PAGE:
OK, engage the flux capacitor. Let’s go back to 2019 – same town, same venue. It’s a beautiful spring day, and with more than 5000 people attending, it’s a good opportunity to get blood donations:

Inside the venue, rikishi are supposed to shake hands with the spectators. Instead, Mitakeumi gives Ichinojo a massage:

It’s hard to tell, with Ichinojo, whether he is pleased or disgusted with this.

The Onami family is in the building at full capacity, and in seniority order:

First, big brother Wakatakamoto. Second, second brother Wakamotoharu. Third, little brother Wakatakakage. Now we need a wolf to huff and puff and blow their house in… Furtunately, neither Seiro nor Roga are available at the moment.

Soon the subjects of the two previous pics get to the dohyo, and Ichinojo gives Wakatakakage a butsukari session:

Takakeisho was very busy on the dohyo today. He got butsukari from Goeido:

And he also had actual sumo practice for the first time this Jungyo. He engaged Hokutofuji:

And Myogiryu:

All in all, six bouts of which he won four: “I’m only starting. I need to get used to it again”. Said the shin-ozeki.

With practice over, the rikishi enjoyed some time off on the lawn outside the venue. Ryuden was enjoying himself, as usual:

And the children of Fujisawa were having the time of their lives:

After shower and dohyo-iri, they were at it again! Some of them were trying to make… thingamajigs… fly:

Or at least figure out what the things were supposed to do:

Some more serious people were still inside the venue doing their job:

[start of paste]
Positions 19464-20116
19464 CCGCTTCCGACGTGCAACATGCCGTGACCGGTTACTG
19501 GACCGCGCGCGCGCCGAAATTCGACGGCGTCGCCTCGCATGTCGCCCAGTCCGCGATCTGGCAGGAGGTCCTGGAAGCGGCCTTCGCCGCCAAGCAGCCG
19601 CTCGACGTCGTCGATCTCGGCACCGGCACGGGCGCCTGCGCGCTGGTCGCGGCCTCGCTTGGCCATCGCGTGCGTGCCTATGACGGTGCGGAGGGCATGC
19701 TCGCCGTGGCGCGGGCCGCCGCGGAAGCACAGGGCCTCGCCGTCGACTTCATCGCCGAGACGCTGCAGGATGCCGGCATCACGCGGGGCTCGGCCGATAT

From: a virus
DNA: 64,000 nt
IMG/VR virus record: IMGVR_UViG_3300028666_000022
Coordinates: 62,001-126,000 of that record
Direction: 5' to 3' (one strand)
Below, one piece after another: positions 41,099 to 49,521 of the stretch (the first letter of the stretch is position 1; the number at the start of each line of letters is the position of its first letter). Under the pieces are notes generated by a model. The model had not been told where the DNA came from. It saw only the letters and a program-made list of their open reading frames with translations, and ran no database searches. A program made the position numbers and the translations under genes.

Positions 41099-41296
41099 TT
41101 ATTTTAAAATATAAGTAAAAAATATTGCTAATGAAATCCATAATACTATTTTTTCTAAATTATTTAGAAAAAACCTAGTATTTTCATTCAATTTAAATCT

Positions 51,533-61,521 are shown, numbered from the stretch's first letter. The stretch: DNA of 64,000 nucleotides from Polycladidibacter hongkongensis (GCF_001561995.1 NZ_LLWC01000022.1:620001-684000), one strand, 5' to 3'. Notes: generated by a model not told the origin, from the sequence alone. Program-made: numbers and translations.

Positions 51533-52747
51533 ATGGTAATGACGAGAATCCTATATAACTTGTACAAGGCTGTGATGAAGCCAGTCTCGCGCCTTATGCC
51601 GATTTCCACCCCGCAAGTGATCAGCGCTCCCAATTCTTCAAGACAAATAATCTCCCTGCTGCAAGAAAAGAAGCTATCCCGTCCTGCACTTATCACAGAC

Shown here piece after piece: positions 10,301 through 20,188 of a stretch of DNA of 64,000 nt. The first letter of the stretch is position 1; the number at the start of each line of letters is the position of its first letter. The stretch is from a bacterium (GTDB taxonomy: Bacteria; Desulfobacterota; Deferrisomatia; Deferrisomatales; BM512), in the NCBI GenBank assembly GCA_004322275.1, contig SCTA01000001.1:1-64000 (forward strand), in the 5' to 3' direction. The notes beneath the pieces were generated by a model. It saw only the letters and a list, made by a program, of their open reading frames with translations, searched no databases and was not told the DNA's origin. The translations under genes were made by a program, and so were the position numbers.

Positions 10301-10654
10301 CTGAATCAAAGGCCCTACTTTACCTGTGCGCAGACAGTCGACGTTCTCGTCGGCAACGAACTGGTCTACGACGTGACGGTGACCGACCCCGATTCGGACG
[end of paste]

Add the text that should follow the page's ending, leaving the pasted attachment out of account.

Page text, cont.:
“No, my job is not sweeping chimneys!

OK, “serious” may be stretching it. Abi is a bit bored by the oicho-mage demonstration. I can tell.

This demonstration included both him and Onosho, facing each a different section of the audience. Onosho, unlike Abi, was behaving well:

Then it was Kakuryu’s turn to show off his rope.

Behind him you can see Shohoryu, handing pieces of twine to the rope team leader (I think it’s Shinzan, not sure).

Today, the torikumi included an elimination tournament for the top of Makuuchi. All other sekitori had their usual bouts. Again, no footage. All I have is this photo of Kakuryu and Endo starting their match:

Somewhat surprisingly, Kakuryu won this tournament, winning ¥2,000,000 and a year’s supply of vegetables from the area. “I’m going to eat lots of vegetables”, chuckled the Yokozuna.

I still hope to find that elusive footage of Ichinojo vs. Terutsuyoshi. If I do, I’ll add it here. In the meantime, enjoy our pin-up of the day:

Arawashi is definitely supermodel grade

Jungyo Newsreel – Day 11

Isn’t that a punch, boss?

🌐 Location: Kawasaki, Kanagawa prefecture

After a day of hiatus spent in their homes or heyas, the rikishi get back together for an event at Kawasaki. The locals have used that day to prepare the dohyo:

Interestingly, this video shows the venue with normal lighting, but for some reason, on the day itself, the lighting was changed such that most of the stadium was shrouded in darkness, with spotlights on the dohyo. Although perfectly normal for performances, this is a bit unusual for a Jungyo event, and it caused sideline photos to come out… not exactly pleasing: